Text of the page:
At first glance, the platypus looks like a strange hybrid animal straight out of Greek mythology. When it was first described by zoologist George Shaw around 1800, many of his peers thought it was a hoax. They even checked the original platypus specimen for stitching. The animal seemed to blur the lines between different classifications, back when the science of taxonomy was still growing. We now know that this small semi-aquatic mammal, which can be found in the freshwater rivers and estuaries of eastern Australia and Tasmania, belongs to an order of animals called the monotremes.
Besides the platypus itself, there are only four other species of monotremes left on the planet, all of which are echidnas (also known as spiny anteaters). They form an entirely separate evolutionary branch, distinct from placental mammals and pouched marsupials, with which they last shared a common ancestor some 166 million years ago. The fossil evidence suggests that the monotremes were once the dominant form of mammalian life in Australia and may have spread as far as South America.
The main turning point which caused their decline was probably the arrival of marsupials some 71 million to 54 million years ago from continental Asia. The marsupials had several advantages over the monotremes and probably outcompeted them for resources.
As the descendent of these surviving monotremes, the platypus is really like no other animal on the planet. Its reproduction is a unique fusion of mammalian and reptilian characteristics. It has 10 different sex-determining chromosomes, as opposed to only two in humans and other mammals.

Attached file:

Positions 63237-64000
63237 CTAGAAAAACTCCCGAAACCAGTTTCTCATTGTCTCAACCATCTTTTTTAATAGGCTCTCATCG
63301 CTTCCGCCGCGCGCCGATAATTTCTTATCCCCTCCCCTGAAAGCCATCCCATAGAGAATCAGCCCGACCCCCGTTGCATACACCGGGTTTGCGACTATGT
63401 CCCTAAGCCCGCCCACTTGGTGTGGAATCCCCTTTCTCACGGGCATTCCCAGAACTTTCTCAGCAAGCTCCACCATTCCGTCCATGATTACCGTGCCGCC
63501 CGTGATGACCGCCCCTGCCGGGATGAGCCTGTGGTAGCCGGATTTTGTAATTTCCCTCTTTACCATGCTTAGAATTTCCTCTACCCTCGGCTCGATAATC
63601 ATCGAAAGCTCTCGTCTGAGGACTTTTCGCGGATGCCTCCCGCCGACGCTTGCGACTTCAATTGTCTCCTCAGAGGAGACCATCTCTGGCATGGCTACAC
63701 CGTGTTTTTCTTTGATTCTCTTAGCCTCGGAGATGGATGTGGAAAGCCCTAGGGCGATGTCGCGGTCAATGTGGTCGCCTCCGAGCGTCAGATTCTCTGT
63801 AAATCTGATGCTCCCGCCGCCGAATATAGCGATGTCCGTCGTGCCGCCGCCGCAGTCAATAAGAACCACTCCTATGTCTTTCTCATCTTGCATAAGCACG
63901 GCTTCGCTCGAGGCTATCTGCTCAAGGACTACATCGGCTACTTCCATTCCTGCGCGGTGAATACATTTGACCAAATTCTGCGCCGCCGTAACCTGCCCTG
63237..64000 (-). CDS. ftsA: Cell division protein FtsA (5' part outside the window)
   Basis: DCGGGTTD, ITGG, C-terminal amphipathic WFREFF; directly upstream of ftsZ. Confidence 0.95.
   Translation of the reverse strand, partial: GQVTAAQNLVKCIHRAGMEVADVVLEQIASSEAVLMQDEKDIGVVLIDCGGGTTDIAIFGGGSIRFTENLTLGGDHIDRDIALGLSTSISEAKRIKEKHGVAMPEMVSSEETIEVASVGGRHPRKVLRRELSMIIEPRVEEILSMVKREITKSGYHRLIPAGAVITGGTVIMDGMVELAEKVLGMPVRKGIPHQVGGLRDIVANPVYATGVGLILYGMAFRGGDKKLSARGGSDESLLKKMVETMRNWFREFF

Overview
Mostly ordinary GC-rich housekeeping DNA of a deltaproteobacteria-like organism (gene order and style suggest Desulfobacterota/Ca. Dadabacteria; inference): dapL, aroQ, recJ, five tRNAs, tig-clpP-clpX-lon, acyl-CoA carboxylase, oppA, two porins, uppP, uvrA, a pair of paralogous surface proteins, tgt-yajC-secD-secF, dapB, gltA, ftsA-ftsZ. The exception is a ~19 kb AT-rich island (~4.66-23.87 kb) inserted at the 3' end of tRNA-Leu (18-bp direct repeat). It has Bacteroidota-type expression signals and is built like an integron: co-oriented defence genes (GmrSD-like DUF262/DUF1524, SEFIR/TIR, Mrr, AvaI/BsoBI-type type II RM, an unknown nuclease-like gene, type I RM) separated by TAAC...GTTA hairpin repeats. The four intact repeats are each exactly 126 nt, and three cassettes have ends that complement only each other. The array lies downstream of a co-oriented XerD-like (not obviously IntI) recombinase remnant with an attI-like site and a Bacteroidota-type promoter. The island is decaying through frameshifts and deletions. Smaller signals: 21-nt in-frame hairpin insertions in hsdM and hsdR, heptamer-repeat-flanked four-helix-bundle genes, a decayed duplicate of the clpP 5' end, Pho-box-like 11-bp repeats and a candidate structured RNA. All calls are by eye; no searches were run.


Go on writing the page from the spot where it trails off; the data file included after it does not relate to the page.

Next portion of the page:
The highly potent venom, which the male delivers through sharp spurs located on the ankles, contains chemicals largely unique to the platypus. Even its bill only shows a superficial resemblance to the duck; it’s actually filled with electric sensors that enable it to navigate underwater even when it lacks sight.
Despite these eccentric characteristics, born from its different evolutionary path, the platypus bears all the hallmarks of mammalian ancestry. This article will explore the six major characteristics that the platypus shares in common with most other mammals. Some of the similarities are expected, but a few of them might be surprising.
The platypus has mammary glands
Perhaps the most important mammalian feature is the milk-producing mammary glands that the female platypuses possess to feed the young. The name “mammal” is a testament to the importance of these glands in the classification and identification of the entire mammalian class. But the reproductive behavior of the platypus is so much stranger than that. Whereas all other groups of mammals still living on the planet give birth to live young, the monotremes are distinguished by their ability to produce eggs instead. The name monotreme itself means “single opening.” This refers to the single duct through which it urinates, defecates, and reproduces.
The first part of the reproductive process is similar to a reptile. After a pair of platypuses mate, the female produces a few small, leathery eggs, which spend about 28 days inside of her body and then another 10 days being incubated externally. The developing embryos rely on the yolk for sustenance.
After the eggs are finally hatched, however, the mother will begin producing milk for her young. Milk production is an interesting process. Since the female lacks teats of any kind, the milk leaves the body through skin pores in the abdomen. Interestingly, the milk contains powerful antibiotics to protect the young from infection. This may have powerful applications for future human antibiotic use. The young are weaned for three to four months after hatching from the eggs and become independent a short time later. No other animal on the planet besides maybe echidnas reproduce and raise young exactly in this manner.